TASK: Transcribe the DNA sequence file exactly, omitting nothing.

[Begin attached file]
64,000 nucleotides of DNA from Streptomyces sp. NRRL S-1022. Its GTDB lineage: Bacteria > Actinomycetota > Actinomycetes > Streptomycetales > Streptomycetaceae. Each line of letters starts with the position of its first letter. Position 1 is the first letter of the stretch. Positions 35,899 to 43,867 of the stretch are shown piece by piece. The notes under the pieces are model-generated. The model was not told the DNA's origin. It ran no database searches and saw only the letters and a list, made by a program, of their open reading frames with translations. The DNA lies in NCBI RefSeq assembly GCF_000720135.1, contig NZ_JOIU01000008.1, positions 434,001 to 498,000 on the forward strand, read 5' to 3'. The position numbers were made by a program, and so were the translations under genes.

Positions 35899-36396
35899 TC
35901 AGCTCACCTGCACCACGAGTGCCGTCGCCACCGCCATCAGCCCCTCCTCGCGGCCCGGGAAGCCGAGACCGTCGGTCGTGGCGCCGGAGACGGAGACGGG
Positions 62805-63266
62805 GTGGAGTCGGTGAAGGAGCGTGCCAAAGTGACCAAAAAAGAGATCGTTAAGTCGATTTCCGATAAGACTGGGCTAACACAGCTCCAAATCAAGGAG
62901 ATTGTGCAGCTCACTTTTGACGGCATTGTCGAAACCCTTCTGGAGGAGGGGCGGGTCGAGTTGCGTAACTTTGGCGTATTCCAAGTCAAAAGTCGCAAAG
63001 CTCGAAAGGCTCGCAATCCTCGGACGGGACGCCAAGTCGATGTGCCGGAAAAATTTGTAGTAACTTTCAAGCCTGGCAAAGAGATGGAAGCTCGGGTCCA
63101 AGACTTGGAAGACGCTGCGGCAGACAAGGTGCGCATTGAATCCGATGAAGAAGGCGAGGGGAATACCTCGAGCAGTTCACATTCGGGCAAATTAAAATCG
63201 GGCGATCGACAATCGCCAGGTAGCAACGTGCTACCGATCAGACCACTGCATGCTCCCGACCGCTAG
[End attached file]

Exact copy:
64,000 nucleotides of DNA from Streptomyces sp. NRRL S-1022. Its GTDB lineage: Bacteria > Actinomycetota > Actinomycetes > Streptomycetales > Streptomycetaceae. Each line of letters starts with the position of its first letter. Position 1 is the first letter of the stretch. Positions 35,899 to 43,867 of the stretch are shown piece by piece. The notes under the pieces are model-generated. The model was not told the DNA's origin. It ran no database searches and saw only the letters and a list, made by a program, of their open reading frames with translations. The DNA lies in NCBI RefSeq assembly GCF_000720135.1, contig NZ_JOIU01000008.1, positions 434,001 to 498,000 on the forward strand, read 5' to 3'. The position numbers were made by a program, and so were the translations under genes.

Positions 35899-36396
35899 TC
35901 AGCTCACCTGCACCACGAGTGCCGTCGCCACCGCCATCAGCCCCTCCTCGCGGCCCGGGAAGCCGAGACCGTCGGTCGTGGCGCCGGAGACGGAGACGGG
Positions 62805-63266
62805 GTGGAGTCGGTGAAGGAGCGTGCCAAAGTGACCAAAAAAGAGATCGTTAAGTCGATTTCCGATAAGACTGGGCTAACACAGCTCCAAATCAAGGAG
62901 ATTGTGCAGCTCACTTTTGACGGCATTGTCGAAACCCTTCTGGAGGAGGGGCGGGTCGAGTTGCGTAACTTTGGCGTATTCCAAGTCAAAAGTCGCAAAG
63001 CTCGAAAGGCTCGCAATCCTCGGACGGGACGCCAAGTCGATGTGCCGGAAAAATTTGTAGTAACTTTCAAGCCTGGCAAAGAGATGGAAGCTCGGGTCCA
63101 AGACTTGGAAGACGCTGCGGCAGACAAGGTGCGCATTGAATCCGATGAAGAAGGCGAGGGGAATACCTCGAGCAGTTCACATTCGGGCAAATTAAAATCG
63201 GGCGATCGACAATCGCCAGGTAGCAACGTGCTACCGATCAGACCACTGCATGCTCCCGACCGCTAG